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Hangzhou

Hangzhou (hangˈjōˈ) [key] or Hangchow hăngˈchou, city (1994 est. pop. 1,184,300), capital of Zhejiang prov., E China. It is on the Fuchun River at the head of Hangzhou Bay and handles river traffic through its port. It is also a rail hub with important links to Shanghai. Long a famous silk-producing center, Hangzhou has recently been developed into a major industrial complex. Manufactures include silk and cotton textiles, iron and steel products, motor vehicles, pharmaceuticals, cement, rubber, paper and bamboo products, chemicals, machine tools, electronic equipment, and processed tea. Hangzhou's charming natural setting on the shore of scenic Xihu (West Lake) amid high, wooded hills attracts many tourists. Many Chinese officials have vacation homes on the lake.

Hangzhou was founded A.D. 606 and was from 907 to 960 the capital of a powerful kingdom. Many of the city's picturesque monasteries and shrines date from this period. It was the capital of the Southern Sung dynasty from 1132 to 1276, when it was sacked by Kublai Khan. In the Southern Sung period Hangzhou, rich with a thriving silk trade, was a center of art, literature, and scholarship and a cosmopolitan city with a large colony of foreign merchants—Arabs, Persians, and Nestorian Christians. Marco Polo, who visited it then, described it as the finest and noblest city in the world. It was famous for its splendid buildings before its near destruction (1861) during the Taiping Rebellion; it was subsequently rebuilt along mainly modern lines.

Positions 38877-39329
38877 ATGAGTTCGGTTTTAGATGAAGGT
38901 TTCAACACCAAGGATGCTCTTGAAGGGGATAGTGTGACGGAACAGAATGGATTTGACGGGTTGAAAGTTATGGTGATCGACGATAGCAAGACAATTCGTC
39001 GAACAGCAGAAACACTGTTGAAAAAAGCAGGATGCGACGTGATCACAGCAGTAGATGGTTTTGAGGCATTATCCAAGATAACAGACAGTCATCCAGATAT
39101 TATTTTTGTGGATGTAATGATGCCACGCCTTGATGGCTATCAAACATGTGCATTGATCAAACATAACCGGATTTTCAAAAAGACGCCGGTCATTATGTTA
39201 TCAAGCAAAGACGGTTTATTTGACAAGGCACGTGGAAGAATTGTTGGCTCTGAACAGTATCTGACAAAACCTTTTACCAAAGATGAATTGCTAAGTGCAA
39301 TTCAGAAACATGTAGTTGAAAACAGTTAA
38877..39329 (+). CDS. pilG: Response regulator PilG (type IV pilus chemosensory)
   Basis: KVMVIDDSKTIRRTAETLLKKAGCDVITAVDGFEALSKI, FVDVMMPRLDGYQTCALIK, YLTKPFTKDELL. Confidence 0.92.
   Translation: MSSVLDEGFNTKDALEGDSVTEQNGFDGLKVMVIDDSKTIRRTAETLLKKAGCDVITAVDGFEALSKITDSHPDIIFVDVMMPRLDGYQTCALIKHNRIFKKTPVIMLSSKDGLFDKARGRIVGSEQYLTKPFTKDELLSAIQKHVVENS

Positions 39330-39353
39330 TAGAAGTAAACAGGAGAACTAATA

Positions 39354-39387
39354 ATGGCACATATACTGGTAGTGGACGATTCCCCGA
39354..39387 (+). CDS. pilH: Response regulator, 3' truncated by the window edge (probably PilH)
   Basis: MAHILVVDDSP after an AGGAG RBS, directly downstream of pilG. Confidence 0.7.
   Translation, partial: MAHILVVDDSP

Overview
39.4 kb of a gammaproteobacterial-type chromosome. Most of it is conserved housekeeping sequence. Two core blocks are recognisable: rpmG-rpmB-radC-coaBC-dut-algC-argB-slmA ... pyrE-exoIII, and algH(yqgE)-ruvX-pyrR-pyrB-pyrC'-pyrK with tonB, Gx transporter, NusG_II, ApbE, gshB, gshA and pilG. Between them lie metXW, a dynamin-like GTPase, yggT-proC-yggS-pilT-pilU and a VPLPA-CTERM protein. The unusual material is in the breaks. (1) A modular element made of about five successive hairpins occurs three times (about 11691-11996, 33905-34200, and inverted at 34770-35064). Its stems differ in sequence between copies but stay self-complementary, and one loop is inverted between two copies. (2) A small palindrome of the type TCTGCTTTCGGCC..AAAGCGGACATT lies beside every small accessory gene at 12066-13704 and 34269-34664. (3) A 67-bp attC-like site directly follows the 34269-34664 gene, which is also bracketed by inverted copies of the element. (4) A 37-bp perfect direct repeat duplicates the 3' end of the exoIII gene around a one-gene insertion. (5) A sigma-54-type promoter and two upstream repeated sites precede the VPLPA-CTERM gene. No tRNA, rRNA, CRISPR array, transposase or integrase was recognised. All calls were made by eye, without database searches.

The city's modern prosperity dates from the opening of the Shanghai-Hangzhou-Ningbo RR in 1909. It was occupied by the Japanese from 1937 to 1945, and it fell to the Communists in 1949. Hangzhou is the seat of Zhejiang Univ., Hangzhou Univ., an agricultural institute, a medical college, and an institute of fine arts. Also in the city are Lingyin Temple, a Zen Buddhist temple founded in A.D. 326; botanical gardens; an art museum; and an astronomical observatory.

Hangzhou Bay is an arm of the East China Sea and begins at the mouth of the Fuchun River. When the tide is coming in, the funnel shape of the bay creates a spectacular bore, which can reach 25 ft (8 m) in height amd sweeps past Hangzhou, menacing shipping. The 22.4 mi (36 km) Hangzhou Bay Bridge crosses the bay between Zhapu (N) and Cixi (S). Zhoushan Archipelago lies across the southern entrance of the bay.

The Columbia Electronic Encyclopedia, 6th ed. Copyright © 2012, Columbia University Press. All rights reserved.

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